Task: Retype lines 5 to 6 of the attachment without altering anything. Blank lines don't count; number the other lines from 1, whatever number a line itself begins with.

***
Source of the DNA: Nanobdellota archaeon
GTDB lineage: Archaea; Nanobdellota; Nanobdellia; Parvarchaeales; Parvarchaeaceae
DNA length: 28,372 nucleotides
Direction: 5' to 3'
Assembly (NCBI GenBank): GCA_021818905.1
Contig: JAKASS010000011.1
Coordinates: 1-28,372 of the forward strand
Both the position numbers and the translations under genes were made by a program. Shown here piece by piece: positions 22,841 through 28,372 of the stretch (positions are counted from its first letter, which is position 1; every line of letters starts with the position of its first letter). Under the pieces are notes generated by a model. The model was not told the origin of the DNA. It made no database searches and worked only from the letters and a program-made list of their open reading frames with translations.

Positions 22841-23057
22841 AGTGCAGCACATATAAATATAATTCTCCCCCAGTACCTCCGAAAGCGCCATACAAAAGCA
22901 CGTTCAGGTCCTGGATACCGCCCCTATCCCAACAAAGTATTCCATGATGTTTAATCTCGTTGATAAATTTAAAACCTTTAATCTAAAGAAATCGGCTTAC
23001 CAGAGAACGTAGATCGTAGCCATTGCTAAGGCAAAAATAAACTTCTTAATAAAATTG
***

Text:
Assembly (NCBI GenBank): GCA_021818905.1
Contig: JAKASS010000011.1